Oh dear - where to start!

First an apology - I never saw your original post and I wonder if others missed it too.


What are you doing wrong? Well it would be much easier to say what is right! Whoever you inherited this from should probably be shot.

Let's look at the effect of the STRPGMEXP PGMLVL(*CURRENT) LVLCHK(*NO) SIGNATURE(*GEN) statement.

LVLCHK(*NO) is the problem - it is saying that the system should not check the Service Program's (SPs) signature at all. That is a really bad idea.

To give you a hint as to why your change did not work you need to understand the way in which routines in an SP are identified.

When an SP is created each procedure is assigned to a "slot". Its procedure pointer is then placed in that slot. When a program is told that it is to use an SP it stores the signature and the slot number of the procedure it is to use. At run time the program requests the pointer at slot n and will call that procedure. So far so good.

The problem is that if you ever add a new procedure you can change the slot assignments! Normally when using *GEN for the signature this would not be dangerous because the signature would change and therefore there would be a signature violation at run time. BUT - it has been told NOT to check the signature. So the program can get the wrong pointer and in your case probably did. In your case you were testing and the failure was obvious. But what if during testing calling the wrong procedure appeared to give the correct answer? You could be tricked into placing the code into production - and then the excrement might well hit the fan. Imagine how hard it would be to diagnose why you were getting the wrong answers!

The solution is first of all to STOP using LVLCHK(*NO).

Then you can decide - do you want to use *GEN for the signature - in which case you will need to re-bind all programs that use an SP if you ever add a procedure

OR (the preferred approach)

Use Binder Language to establish a fixed signature and manually control the slot associations by ALWAYS adding new procedures to the end of the list.

There's some basic information on these issues in this article: https://ibmsystemsmag.com/Power-Systems/10/2003/service-programs-signatures <https://ibmsystemsmag.com/Power-Systems/10/2003/service-programs-signatures> from 2003.

This talks to maintaining multiple signatures which is not the approach I would use today but it teaches the mechanics.

My partner Susan wrote this in 2007 and it talks to maintaining hared-coded signatures.https://www.mcpressonline.com/programming/rpg/writing-the-binder-language <https://www.mcpressonline.com/programming/rpg/writing-the-binder-language>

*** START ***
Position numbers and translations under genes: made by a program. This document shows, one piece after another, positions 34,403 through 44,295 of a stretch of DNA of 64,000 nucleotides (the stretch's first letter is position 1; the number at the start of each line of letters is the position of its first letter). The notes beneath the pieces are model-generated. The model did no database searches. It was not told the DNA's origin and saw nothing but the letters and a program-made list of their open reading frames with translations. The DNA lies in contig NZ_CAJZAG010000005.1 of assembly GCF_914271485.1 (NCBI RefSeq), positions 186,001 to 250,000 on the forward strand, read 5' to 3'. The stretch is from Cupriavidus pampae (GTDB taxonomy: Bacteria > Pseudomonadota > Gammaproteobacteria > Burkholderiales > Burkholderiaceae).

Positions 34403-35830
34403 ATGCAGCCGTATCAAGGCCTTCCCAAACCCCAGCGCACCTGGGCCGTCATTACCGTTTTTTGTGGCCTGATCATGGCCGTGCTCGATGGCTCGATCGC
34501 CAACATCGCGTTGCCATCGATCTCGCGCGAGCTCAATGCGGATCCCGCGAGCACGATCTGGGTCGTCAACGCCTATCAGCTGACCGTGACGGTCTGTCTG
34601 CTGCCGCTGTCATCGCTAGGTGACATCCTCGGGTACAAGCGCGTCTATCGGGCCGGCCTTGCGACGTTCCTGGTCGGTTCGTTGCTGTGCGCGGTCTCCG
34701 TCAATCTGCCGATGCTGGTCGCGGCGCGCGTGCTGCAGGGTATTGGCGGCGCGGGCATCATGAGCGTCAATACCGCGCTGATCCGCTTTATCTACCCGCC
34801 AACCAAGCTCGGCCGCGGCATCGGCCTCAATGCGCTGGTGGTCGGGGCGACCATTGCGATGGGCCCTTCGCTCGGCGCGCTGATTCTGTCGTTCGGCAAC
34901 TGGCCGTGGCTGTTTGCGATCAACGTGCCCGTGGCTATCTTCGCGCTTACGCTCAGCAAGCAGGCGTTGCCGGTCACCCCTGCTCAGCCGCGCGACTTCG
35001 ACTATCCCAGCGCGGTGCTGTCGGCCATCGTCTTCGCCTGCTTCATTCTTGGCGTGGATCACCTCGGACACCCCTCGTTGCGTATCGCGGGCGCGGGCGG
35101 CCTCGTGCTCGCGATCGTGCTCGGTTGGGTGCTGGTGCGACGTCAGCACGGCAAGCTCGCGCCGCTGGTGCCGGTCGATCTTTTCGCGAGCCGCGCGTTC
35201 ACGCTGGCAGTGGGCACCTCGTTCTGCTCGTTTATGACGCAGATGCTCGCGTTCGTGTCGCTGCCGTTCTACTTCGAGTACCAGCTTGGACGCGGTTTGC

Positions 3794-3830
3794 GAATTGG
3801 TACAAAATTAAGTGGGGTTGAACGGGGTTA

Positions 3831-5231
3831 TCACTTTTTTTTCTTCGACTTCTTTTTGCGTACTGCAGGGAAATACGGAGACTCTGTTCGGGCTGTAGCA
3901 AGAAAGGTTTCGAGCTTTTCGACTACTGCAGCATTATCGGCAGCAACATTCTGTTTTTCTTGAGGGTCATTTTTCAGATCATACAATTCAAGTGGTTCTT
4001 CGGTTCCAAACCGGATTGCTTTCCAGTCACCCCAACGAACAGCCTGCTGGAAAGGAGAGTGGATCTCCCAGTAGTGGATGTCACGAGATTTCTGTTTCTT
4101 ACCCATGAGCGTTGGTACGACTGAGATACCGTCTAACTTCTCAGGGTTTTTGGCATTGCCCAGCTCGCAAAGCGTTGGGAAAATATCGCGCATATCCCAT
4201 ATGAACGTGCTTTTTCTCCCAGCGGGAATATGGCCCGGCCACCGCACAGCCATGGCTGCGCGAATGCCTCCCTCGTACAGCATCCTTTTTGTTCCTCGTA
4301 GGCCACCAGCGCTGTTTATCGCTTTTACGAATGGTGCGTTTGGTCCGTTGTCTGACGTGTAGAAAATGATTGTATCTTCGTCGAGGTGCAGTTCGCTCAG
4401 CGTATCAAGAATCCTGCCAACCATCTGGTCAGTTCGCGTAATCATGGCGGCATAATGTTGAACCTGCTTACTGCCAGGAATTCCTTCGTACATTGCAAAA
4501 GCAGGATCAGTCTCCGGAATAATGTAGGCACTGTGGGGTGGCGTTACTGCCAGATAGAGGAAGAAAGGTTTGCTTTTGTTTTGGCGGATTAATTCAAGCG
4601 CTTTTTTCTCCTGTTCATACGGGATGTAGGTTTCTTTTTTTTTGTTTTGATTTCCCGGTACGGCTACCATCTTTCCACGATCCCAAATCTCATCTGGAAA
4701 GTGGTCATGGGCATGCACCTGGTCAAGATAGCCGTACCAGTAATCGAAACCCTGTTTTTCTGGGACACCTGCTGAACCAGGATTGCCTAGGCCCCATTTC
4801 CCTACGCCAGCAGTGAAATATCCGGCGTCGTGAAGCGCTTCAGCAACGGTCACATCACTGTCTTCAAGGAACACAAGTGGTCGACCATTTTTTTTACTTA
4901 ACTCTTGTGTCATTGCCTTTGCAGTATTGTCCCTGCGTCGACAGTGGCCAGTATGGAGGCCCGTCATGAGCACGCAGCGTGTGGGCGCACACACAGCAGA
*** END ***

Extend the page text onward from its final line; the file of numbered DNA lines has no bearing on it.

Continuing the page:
You might also find this one on Binding Directories useful. https://www.itjungle.com/2011/06/08/fhg060811-story01/ <https://www.itjungle.com/2011/06/08/fhg060811-story01/>

Hopefully this will help you understand. But I cannot emphasis strongly enough that the approach currently being used by your shop is dangerous. This is an accident waiting to happen.

On Nov 15, 2019, at 5:39 PM, smith5646midrange@xxxxxxxxx wrote:

I posted the original email below to the RPG list a little over a week ago and go no responses so I’m trying this list.

I did some additional digging while waiting on a response and here is where I am at. Remember that I inherited this so don’t blame me when you see something stupid in my descriptions. 😊

Each program that is bound to the service program has it’s own binding directory. Don’t ask why they did this because I don’t know. For the most part, the only entry in the binding directory is the service program. The entry shows *SRVPGM and activation *IMMED.

The QSRVSRC source for the service program contains the line


which if I understand correctly, this causes the service program to be created with a signature of all zeros which it does have. Don’t ask why they did this because I don’t know.

Now here is where I am stuck.

I modified one of the functions and when I called it, I got the previous results, not the new expected results. I tried adding a DSPLY in the code and it didn’t display. I recompiled the calling program and the DSPLY displayed. I changed the service program again to change the DSPLY statement and when I ran it, I got the old DSPLY statement.

Thinking this might be caused by the previous version of the service program being moved to QRPLOBJ, I tried deleting the module and the service program and recreating both but the only way I can get the calling program to call the new version of the service program is to recompile the calling program. This confused me. Out of curiosity, I deleted the service program and the module and called the program expecting it to fail. It did not. This defeats everything I thought I understood about service programs.

What did I miss? Before anyone asks, this is proprietary source and I can’t post it.

From: smith5646midrange@xxxxxxxxx <smith5646midrange@xxxxxxxxx>
Sent: Monday, November 4, 2019 1:27 PM
To: 'RPG400-L' <rpg400-l-bounces@xxxxxxxxxxxxxxxxxx>
Subject: Changing a service program

I apparently worked too many hours over the weekend because I am brain dead and can’t think through this. Either that or the drugs from my rotator cuff surgery are getting the better of me.

We have a service program that is used by a couple dozen RPGLE programs that call one or more functions in it and I need to modify one of those functions. It seems like I need to do something special when creating the new version of the service program so the other programs can call the new version of the function without generating an error but I just can’t remember how this all ties together. I don’t want to touch the other programs in any way to do this.

Thanks in advance for providing some extra brain power.

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